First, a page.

Don’t Forget to Pack the Kids: Short-term Missions for the Whole Family

CHAPTER ONE Short-term Missions for the Whole Family


by Jill Richardson

Our almost-twelve-year-old daughter, Becca, rocked the Chinese baby slowly,

back and forth, her voice low and soothing. “It’s OK, Amber. You’re OK with me.

Such a sweet baby.” She touched the infant’s upper lip, gently but without

hesitation. She traced the indentation there, a lip shaped in an odd way she’d

never seen before. The deformity had caused this baby’s mother to abandon her at

a hospital, but it didn’t offend her new champion. “How could anyone ever leave

you? I wouldn’t leave you. I love you, Amber.”

My husband and I had talked about the idea of a short-term mission

trip for three years, but it never seemed to feel quite right. Yet as our

girls got older, I saw them adapting more and more to our relatively

easy life in the suburbs. Most of the kids in their schools look, dress,

and think alike. Most live in well-above-average homes. For those

willing to pay (and most around here are), every want and need can

be found within a fifteen- minute drive. Yes, we went to church every

week and learned the evils of sin, but what about the evils of

complacency? I feared that our culture of prosperity and instant

gratification would slowly numb them into being careless Christians,

unaware of and unconcerned with the hurting world beyond their

comfortable lives.

Being countercultural shouldn’t be news for Christians. Jesus sent us

“into the world” (John 17:18) yet maintained that we were “not of this

world” (John 17:16). For 2,000 years, we’ve been trying to puzzle

through exactly what that means. Not only what He meant, but how

to apply that meaning in every generation.

In the early church, it required refraining from pagan sexual practices

and idolatry. It also motivated early Christians to care for the poor,

orphaned, widowed, sick, and enslaved with sacrifices their “world”

could not understand.

In our age, being “in the world but not of it” has become a cliché. “Not

of” translates almost always into a list of things Christians shouldn’t do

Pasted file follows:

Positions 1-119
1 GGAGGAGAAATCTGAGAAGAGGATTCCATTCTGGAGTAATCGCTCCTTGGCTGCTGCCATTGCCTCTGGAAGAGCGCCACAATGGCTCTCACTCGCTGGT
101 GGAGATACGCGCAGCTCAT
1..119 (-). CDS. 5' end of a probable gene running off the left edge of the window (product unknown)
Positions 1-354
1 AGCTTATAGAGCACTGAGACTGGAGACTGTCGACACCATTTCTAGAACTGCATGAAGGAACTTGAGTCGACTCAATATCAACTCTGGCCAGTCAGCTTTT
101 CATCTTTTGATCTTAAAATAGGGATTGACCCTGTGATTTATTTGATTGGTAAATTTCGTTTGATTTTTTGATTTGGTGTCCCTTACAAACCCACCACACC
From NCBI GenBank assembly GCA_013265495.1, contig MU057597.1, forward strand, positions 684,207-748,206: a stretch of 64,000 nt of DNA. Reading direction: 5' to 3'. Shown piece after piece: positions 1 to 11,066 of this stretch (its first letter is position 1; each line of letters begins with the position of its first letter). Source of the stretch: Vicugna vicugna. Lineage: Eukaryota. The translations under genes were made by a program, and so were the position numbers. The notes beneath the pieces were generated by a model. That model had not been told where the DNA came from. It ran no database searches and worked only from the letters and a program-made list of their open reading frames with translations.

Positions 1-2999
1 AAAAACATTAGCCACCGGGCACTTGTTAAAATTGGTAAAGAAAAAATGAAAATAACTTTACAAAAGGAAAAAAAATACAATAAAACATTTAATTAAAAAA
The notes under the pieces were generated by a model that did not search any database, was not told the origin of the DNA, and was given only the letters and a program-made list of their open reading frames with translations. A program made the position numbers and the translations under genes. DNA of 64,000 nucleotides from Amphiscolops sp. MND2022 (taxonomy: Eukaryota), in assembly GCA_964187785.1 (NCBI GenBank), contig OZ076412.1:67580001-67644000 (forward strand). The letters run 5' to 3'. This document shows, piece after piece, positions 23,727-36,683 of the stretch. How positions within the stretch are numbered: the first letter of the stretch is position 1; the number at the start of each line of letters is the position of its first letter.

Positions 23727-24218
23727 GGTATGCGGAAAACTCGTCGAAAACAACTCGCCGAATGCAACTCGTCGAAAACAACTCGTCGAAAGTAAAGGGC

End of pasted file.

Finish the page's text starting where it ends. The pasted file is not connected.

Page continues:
in order to “prove” they’re Christians. For most of the things on our

list of “thou shalt nots,” there is wisdom in not doing them. It’s not a

bad list.

The problem with lists is that, when we make one, we think we’ve got

the requirements for the test down. We believe we can get an A with

God if we just complete the list. That’s what the rich young ruler

thought. But God wanted an entirely different view of “in the world

but not of it” from this young man.

“Someone came to Jesus with this question: ‘Teacher,

what good things

must I do

to have eternal life?’ Jesus told him, ‘If you want to be

perfect, go and sell all you have and give the money to the poor, and

you will have treasure in heaven. Then come, follow me.’ But when the

young man heard this, he went sadly away because he had many

possessions.” (Matthew 19:16, 21-22)

Jesus offers this advice to the young man—Quit making lists. Quite

trying to follow the rules. Actually, try breaking some. Try showing

the world that something else entirely has gotten hold of your heart.

Try showing them what it’s like to love God more than any thing in

this life.

The message didn’t sit well with the young man. If Jesus walked

through the suburbs of Chicago where we live, it wouldn’t sit well

here either. I’m glad our kids have grown up knowing Christians try to

steer away from lifestyles that can harm them. But I don’t want them

to grow up believing that living counter to their culture just means

avoiding premarital sex and violent video games. I want them to see

how their particular culture seeps into